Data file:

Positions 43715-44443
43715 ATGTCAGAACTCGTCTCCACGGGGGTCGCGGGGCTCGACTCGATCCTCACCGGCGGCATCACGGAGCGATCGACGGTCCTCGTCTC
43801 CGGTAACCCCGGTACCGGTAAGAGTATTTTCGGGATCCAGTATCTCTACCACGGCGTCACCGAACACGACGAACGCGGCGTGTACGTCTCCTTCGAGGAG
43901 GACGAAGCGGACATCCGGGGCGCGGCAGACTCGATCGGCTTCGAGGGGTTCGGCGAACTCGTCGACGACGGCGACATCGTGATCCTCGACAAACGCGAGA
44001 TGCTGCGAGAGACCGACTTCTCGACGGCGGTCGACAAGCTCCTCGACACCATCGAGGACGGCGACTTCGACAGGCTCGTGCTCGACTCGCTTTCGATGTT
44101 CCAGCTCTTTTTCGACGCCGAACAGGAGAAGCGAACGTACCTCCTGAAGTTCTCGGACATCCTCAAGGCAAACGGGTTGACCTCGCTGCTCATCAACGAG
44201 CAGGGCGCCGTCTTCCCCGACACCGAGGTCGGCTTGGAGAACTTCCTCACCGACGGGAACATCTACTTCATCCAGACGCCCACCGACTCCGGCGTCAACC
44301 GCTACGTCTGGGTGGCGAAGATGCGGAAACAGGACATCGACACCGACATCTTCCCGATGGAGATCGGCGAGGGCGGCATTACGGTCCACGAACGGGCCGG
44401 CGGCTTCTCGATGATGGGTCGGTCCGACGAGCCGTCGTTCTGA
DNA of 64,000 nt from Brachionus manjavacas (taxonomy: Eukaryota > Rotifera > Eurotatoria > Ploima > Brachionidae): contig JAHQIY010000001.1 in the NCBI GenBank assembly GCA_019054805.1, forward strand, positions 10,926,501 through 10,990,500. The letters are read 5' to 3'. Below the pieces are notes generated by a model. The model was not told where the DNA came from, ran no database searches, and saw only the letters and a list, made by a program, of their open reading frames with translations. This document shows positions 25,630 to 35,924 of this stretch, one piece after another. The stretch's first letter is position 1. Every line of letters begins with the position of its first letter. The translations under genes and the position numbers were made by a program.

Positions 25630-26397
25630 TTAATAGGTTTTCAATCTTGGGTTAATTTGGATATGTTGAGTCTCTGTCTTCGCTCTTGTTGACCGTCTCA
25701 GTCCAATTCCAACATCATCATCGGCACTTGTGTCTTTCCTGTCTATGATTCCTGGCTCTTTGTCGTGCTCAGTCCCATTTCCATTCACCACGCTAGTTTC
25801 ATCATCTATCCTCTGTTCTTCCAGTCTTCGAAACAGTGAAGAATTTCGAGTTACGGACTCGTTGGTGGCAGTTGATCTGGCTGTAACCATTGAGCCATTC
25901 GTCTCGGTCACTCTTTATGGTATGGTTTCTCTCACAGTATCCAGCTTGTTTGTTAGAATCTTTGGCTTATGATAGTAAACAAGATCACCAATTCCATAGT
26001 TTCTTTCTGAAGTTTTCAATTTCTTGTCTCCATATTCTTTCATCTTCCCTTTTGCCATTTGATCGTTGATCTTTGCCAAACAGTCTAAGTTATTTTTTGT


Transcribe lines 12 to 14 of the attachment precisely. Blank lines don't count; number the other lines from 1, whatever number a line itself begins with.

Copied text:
25630 TTAATAGGTTTTCAATCTTGGGTTAATTTGGATATGTTGAGTCTCTGTCTTCGCTCTTGTTGACCGTCTCA
25701 GTCCAATTCCAACATCATCATCGGCACTTGTGTCTTTCCTGTCTATGATTCCTGGCTCTTTGTCGTGCTCAGTCCCATTTCCATTCACCACGCTAGTTTC
25801 ATCATCTATCCTCTGTTCTTCCAGTCTTCGAAACAGTGAAGAATTTCGAGTTACGGACTCGTTGGTGGCAGTTGATCTGGCTGTAACCATTGAGCCATTC